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We're not doing cool. We're doing pretty.
Posts: 3335 | Registered: Thursday, September 4 2003 07:00
Lifecrafter
Member # 7723
Profile #12
I have a good buddy that goes around to garage sales and buys stuff and makes a killing on ebay. He has an eye for what people will like. He told me he could almost quit his day job.

Edit: So I chose garage.

[ Wednesday, August 22, 2007 05:02: Message edited by: Stillness ]
Posts: 701 | Registered: Thursday, November 30 2006 08:00
Nuke and Pave
Member # 24
Profile Homepage #13
This talk about frames and comparative worth reminds me of an amusing story:

My parents needed frames for a couple pictures, so they bought a framed print at a garage sale for a couple dollars, because that was cheaper than buying a new frame at a store. When they took out the print they saw that the cardboard behind it had a drawing of a woman with a flower, which they liked so much that they decided to hang it next to the other pictures on a wall.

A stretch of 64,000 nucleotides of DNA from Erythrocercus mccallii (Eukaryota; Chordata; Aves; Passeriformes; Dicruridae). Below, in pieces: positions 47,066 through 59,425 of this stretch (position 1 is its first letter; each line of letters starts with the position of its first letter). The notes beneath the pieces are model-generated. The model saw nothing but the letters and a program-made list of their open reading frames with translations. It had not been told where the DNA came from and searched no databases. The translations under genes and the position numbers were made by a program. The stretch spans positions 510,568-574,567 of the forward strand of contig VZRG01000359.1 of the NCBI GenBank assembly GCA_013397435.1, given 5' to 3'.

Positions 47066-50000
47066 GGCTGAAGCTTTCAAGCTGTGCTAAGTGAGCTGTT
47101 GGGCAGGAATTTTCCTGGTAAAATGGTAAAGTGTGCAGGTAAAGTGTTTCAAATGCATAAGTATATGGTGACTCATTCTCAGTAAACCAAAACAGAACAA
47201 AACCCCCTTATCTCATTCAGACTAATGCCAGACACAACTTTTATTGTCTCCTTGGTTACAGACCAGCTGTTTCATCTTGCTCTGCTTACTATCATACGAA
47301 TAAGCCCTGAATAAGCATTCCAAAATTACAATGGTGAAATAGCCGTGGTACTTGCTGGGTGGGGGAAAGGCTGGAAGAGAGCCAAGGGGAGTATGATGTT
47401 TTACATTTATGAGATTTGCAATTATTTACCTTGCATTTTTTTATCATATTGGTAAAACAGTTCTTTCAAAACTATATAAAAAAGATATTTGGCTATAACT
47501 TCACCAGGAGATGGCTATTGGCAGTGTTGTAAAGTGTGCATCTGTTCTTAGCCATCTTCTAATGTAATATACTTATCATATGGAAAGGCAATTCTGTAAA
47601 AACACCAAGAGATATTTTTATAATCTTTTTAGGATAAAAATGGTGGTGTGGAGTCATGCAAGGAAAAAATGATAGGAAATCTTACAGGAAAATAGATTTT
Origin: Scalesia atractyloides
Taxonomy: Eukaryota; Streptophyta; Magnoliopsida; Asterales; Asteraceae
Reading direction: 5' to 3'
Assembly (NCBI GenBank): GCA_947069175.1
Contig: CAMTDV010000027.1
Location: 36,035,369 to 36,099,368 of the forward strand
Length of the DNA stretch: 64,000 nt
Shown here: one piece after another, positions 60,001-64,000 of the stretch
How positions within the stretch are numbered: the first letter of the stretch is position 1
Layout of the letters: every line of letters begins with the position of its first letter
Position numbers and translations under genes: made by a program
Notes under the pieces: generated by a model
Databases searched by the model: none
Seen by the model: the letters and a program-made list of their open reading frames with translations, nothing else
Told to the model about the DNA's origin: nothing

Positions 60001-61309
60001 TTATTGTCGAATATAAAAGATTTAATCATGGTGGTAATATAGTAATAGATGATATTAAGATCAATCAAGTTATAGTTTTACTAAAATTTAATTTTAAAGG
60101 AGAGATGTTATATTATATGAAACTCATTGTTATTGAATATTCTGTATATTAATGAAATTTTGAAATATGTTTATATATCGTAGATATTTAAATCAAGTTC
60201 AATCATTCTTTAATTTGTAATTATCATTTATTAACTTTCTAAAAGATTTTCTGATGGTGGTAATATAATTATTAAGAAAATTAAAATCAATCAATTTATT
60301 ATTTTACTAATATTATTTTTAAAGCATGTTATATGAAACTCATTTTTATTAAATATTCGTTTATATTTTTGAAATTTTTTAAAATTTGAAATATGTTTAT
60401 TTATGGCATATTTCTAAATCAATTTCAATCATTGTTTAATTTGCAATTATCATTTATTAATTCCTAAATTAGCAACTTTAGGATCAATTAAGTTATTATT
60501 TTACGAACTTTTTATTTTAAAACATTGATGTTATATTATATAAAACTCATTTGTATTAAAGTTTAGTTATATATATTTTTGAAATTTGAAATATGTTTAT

So a drawing that to some people was worth only to serve as a backboard for a framed poster my parents considered good enough to hang on the wall, while the print that those people were selling was worth less to my parents than the frame it was in.

Which I guess means that artistic (and by extension financial) value is in the eye of the beholder.

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Be careful with a word, as you would with a sword,
For it too has the power to kill.
However well placed word, unlike a well placed sword,
Can also have the power to heal.
Posts: 2649 | Registered: Wednesday, October 3 2001 07:00
Law Bringer
Member # 4153
Profile Homepage #14
I chose gallery, because I have a somewhat long-standing grudge against the value of the "art" in museums. When I see some medieval piece of silverware in a display case, I can't stop myself from thinking "why isn't somebody using this?", even though I still appreciate its appearance.

And as for those museums that charge for admission, well... they are beneath my contempt. If you really have to hoard all that "art" to begin with, where do you get off charging people just so they can see it? That said, I feel lucky to live in St. Louis, where our art museum (in fact, most of our museums) is free to all. That eases a bit of the sting.